NHH appoints a Deputy Rector for Innovation

NHH Rector team
The NHH Rectorate from 1. August. From left: Professor Helge Thorbjørnsen, Professor Linda Nøstbakken, Professor Øystein Thøgersen, Associate Professor Therese E. Sverdrup and Associate Professor Gunnar Christensen. Photo: Eivind Senneset/NHH

8 June 2017 11:15

(updated: 8 June 2017 13:02)

NHH appoints a Deputy Rector for Innovation

Therese E. Sverdrup will be Deputy Rector for Innovation and Development in Rector Øystein Thøgersen’s new team. Linda Nøstbakken will be the new Deputy Rector for Education.

Helge Thorbjørnsen and Gunnar Christensen from the rector’s current team will also be part of the new team, which will start work on 1 August.  The recommendations were approved at a board meeting today.

‘I’m very happy to be able to present an enthusiastic and dynamic team. We share the same high ambitions for NHH’s development going forward, and I’m optimistic about what we can achieve,’ Thøgersen says.

Passionate about innovation

Thøgersen’s latest initiative is to create a new position as Deputy Rector for Innovation and Development.

‘We are in a period where the competition is getting tougher and tougher, which makes our ability to engage in innovative development work extremely important. One answer to this challenge is to appoint a deputy rector with special responsibility for innovation,’ Thøgersen says.

Therese E Sverdrup (42) is a graduate of the Norwegian University of Science and Technology (NTNU) where she took a master’s degree (hovedfag) in organisational psychology. She took her doctorate at NHH in 2012 and currently works as an associate professor at the Department of Strategy and Management at NHH. She also has experience from Hedmark University College and the University of Bergen. At NHH, she has played a central role in the FOCUS research programme, which is based on extensive collaboration with the business community.

‘I am passionate about getting NHH to think innovatively about its educational work. We also want to be a frontrunner in terms of developing the subjects that will be important in the economics education of the future. The goal is not just to be Norway’s best business school, but also to stand out internationally. In my job, I aim to maintain a close dialogue with students and the business community with a view to shaping the NHH of the future,’ Sverdrup says.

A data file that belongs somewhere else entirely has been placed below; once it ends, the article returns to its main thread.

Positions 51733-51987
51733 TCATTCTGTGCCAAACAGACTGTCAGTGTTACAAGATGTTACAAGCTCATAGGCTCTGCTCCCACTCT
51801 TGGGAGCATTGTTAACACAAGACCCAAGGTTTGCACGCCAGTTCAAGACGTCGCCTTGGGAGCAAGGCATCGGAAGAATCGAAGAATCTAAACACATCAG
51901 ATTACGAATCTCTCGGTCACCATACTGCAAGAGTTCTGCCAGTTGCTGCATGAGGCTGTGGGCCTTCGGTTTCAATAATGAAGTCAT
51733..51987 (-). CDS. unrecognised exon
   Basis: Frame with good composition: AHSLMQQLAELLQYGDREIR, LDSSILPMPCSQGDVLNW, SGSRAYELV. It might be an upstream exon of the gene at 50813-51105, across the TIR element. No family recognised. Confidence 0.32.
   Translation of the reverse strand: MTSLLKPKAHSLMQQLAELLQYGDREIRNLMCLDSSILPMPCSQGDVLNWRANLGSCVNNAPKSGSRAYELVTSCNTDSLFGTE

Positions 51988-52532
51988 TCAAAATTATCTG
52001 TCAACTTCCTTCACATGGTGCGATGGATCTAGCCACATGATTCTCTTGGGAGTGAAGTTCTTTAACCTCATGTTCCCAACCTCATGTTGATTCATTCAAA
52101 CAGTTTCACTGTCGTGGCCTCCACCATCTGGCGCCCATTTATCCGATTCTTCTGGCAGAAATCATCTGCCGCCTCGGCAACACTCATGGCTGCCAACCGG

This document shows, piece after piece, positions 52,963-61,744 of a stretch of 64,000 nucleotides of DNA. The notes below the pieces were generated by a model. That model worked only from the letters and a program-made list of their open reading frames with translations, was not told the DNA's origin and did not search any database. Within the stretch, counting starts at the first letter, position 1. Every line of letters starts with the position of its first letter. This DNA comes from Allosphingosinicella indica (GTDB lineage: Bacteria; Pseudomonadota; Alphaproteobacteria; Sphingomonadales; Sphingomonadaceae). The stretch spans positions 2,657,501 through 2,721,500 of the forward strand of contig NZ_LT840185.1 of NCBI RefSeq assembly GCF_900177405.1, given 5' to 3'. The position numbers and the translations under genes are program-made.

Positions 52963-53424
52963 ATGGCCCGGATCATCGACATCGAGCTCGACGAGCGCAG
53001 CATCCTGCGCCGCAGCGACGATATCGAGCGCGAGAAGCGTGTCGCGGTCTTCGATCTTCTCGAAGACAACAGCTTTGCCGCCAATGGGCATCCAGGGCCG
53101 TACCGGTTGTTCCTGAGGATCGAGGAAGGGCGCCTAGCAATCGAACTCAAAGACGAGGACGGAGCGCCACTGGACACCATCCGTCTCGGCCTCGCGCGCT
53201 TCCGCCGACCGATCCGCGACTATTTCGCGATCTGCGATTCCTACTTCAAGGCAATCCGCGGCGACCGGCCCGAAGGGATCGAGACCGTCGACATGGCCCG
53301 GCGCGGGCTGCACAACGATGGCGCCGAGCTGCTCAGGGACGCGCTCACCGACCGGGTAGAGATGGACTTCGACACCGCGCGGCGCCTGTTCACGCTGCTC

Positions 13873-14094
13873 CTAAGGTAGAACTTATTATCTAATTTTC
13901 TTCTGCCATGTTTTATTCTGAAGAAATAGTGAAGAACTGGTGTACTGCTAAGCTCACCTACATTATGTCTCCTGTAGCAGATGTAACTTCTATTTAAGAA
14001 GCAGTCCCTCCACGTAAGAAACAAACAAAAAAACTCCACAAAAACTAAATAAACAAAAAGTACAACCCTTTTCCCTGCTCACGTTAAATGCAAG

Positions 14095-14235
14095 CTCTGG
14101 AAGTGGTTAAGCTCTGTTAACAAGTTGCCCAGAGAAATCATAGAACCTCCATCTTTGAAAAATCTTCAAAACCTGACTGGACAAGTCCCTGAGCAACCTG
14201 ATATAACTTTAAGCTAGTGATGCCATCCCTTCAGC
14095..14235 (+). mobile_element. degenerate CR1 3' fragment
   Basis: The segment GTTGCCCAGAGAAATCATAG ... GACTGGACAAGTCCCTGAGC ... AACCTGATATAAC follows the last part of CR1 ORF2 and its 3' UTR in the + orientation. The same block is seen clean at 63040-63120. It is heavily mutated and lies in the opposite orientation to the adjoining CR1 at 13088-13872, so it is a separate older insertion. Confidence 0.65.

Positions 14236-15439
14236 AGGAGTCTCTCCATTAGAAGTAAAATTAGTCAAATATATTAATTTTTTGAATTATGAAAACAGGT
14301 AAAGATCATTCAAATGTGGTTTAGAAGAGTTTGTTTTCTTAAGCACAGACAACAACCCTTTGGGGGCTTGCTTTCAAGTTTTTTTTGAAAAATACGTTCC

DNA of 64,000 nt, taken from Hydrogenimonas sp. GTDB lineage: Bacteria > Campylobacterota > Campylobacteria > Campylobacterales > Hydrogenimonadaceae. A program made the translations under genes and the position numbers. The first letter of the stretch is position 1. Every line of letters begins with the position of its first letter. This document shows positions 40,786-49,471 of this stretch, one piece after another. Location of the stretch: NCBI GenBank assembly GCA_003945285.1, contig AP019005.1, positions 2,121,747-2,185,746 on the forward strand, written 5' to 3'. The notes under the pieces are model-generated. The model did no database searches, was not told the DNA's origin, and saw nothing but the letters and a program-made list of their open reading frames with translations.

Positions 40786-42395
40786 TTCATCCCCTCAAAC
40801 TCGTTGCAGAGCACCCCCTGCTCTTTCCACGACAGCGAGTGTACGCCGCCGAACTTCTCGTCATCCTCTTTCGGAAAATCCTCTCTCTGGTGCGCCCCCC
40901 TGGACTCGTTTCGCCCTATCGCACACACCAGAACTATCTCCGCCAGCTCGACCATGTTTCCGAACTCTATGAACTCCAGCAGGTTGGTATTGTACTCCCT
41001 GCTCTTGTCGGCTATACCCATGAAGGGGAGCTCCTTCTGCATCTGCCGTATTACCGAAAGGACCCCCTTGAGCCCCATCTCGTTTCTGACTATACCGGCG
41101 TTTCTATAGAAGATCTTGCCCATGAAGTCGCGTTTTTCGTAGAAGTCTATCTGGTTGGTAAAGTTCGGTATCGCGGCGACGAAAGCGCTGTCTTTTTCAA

Should be students’ first choice

Linda Nøstbakken (39) will be Deputy Rector for Education and the rector’s deputy. She is currently a professor at NHH’s Department of Economics, where she is engaged in research on environmental and resource economics. She is also Programme Director for the NHH Executives International master’s programme Sustainable Innovation in Global Seafood. Nøstbakken has previously worked at both SNF (the Centre for Applied Research at NHH) and Alberta School of Business in Canada.

‘I both studied and took my doctorate at NHH, and it is a great privilege for me to be part of the leadership team at an institution that I am so committed to.  NHH has some of the most capable students in Norway, which is a good starting point now that we are going to further develop the already very sound education the school offers. The goal is to continue to be the first choice for Norwegian students, and at the same time succeed in becoming more attractive for students from abroad,’ Nøstbakken says.

Ensuring continuity

Two members of the current rector’s team will also be part of the new team.  Professor Helge Thorbjørnsen (41) will be Deputy Rector for Research until the new year, and Associate Professor Gunnar Christensen (66) will be Deputy Rector for Faculty Affairs. They are both attached to the Department of Strategy and Management and have had corresponding roles in the current rector’s team, which was elected in 2013.

Thorbjørnsen has a doctorate from NHH from 2003 and has been a professor at NHH since 2008. Christensen took his doctorate at the University of California in 1987. During the period 2005–2013, he was Deputy Rector with special responsibility for internationalisation.

‘Having Thorbjørnsen and Christensen on board ensures continuity and will enable us to get off to a flying start,’ Thøgersen says.

The Deputy Rector for Education will be a full-time position, while the other deputy rectors will be 60% of full-time.

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